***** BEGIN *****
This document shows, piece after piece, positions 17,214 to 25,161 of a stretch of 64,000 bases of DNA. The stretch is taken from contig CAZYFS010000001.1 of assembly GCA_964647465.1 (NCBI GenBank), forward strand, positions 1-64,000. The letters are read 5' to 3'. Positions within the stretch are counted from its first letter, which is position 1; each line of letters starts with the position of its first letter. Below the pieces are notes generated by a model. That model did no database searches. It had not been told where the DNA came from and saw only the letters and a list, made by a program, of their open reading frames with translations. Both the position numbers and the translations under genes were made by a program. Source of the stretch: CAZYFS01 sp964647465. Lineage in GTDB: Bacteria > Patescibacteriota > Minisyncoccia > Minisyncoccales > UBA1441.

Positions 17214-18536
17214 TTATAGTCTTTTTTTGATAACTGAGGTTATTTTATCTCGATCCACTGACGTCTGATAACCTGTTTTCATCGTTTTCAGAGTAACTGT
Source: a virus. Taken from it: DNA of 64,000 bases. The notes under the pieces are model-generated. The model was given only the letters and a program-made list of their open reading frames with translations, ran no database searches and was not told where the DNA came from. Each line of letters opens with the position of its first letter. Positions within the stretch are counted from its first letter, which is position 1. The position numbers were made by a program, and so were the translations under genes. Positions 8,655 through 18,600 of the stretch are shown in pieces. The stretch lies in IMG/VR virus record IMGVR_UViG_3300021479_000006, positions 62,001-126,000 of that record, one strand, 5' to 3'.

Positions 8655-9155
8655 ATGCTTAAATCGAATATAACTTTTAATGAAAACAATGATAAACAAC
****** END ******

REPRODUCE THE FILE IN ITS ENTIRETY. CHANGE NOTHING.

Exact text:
This document shows, piece after piece, positions 17,214 to 25,161 of a stretch of 64,000 bases of DNA. The stretch is taken from contig CAZYFS010000001.1 of assembly GCA_964647465.1 (NCBI GenBank), forward strand, positions 1-64,000. The letters are read 5' to 3'. Positions within the stretch are counted from its first letter, which is position 1; each line of letters starts with the position of its first letter. Below the pieces are notes generated by a model. That model did no database searches. It had not been told where the DNA came from and saw only the letters and a list, made by a program, of their open reading frames with translations. Both the position numbers and the translations under genes were made by a program. Source of the stretch: CAZYFS01 sp964647465. Lineage in GTDB: Bacteria > Patescibacteriota > Minisyncoccia > Minisyncoccales > UBA1441.

Positions 17214-18536
17214 TTATAGTCTTTTTTTGATAACTGAGGTTATTTTATCTCGATCCACTGACGTCTGATAACCTGTTTTCATCGTTTTCAGAGTAACTGT
Source: a virus. Taken from it: DNA of 64,000 bases. The notes under the pieces are model-generated. The model was given only the letters and a program-made list of their open reading frames with translations, ran no database searches and was not told where the DNA came from. Each line of letters opens with the position of its first letter. Positions within the stretch are counted from its first letter, which is position 1. The position numbers were made by a program, and so were the translations under genes. Positions 8,655 through 18,600 of the stretch are shown in pieces. The stretch lies in IMG/VR virus record IMGVR_UViG_3300021479_000006, positions 62,001-126,000 of that record, one strand, 5' to 3'.

Positions 8655-9155
8655 ATGCTTAAATCGAATATAACTTTTAATGAAAACAATGATAAACAAC